After working with Microsoft, you’ll soon be starting a second collaboration with a US-based digital giant by working with Amazon Web Services. What distinguishes the Industrial Cloud from the Automotive Cloud?
Hofmann: Volkswagen uses the Automotive Cloud to focus on creating an automotive ecosystem. This will enable us to offer our customers digital value-added services in their vehicles. The Industrial Cloud is used for production processes, networking machinery, plants and systems in our factories, and potentially for integrating the full supply chain with our subcontractors.
 

Why aren’t you working with Microsoft to develop the Industrial Cloud as well?
Walker: We are taking advantage of the individual strengths of both cloud providers. We have a strong partner at our side with Amazon Web Services. It has exceptional technological skills and innovative cloud technologies for production environments. They are among the top for logistics and supply chain solutions in particular.
 

What will Volkswagen and Amazon Web Services each contribute?
Hofmann: We are developing everything together – both the DPP cloud-based support architecture as well as the services to be built on top of that architecture. Both partners bring their own strengths to the table: Amazon Web Services comes with the skills described above and Volkswagen has expertise in developing production-related IT solutions. But we are coordinating on structure and strategic orientation.

What’s the timetable?
Walker: We’ve initially set up our partnership for a five-year period. We’ll be starting with Europe and gradually expanding to other regions. We want the supporting architecture to be up and running by the end of the year. The aim is to integrate companies from the entire value creation chain. We want to create a constantly growing worldwide ecosystem for the Production and Logistics environments at the Volkswagen Group.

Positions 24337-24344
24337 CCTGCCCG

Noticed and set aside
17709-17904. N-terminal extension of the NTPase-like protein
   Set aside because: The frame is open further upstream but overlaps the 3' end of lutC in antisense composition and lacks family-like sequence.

How will this second cloud be developed?
And where?

Walker: We have amassed decades of expertise throughout the Group in setting up and running highly complex production processes. This means we have experienced teams from Production, Logistics and IT with an in-depth interdisciplinary understanding of IT solutions in production. Basically, we are bolstering our expertise in the digitalization of production in the Group and in our brands. To do so, we have set up our own Production IT department, run by Porsche.
Hofmann: We will be reorganizing some of our IT locations to focus more on platform development and the Internet of Things. In Berlin, we’re working with Amazon Web Services to set up a center to consistently and exclusively work on the Industrial Cloud. Our specialists in Dresden are concentrating on platform and software development, with a specific focus on the Internet of Things. At the Smart Production Lab in Wolfsburg, we’re working on robotics and control system solutions. And at the Data:Lab in Munich, our AI experts are working to develop innovative self-learning systems and algorithms for data analytics. In the medium term, we’ll have some 220 specialists working on this project with an emphasis on the Industrial Cloud.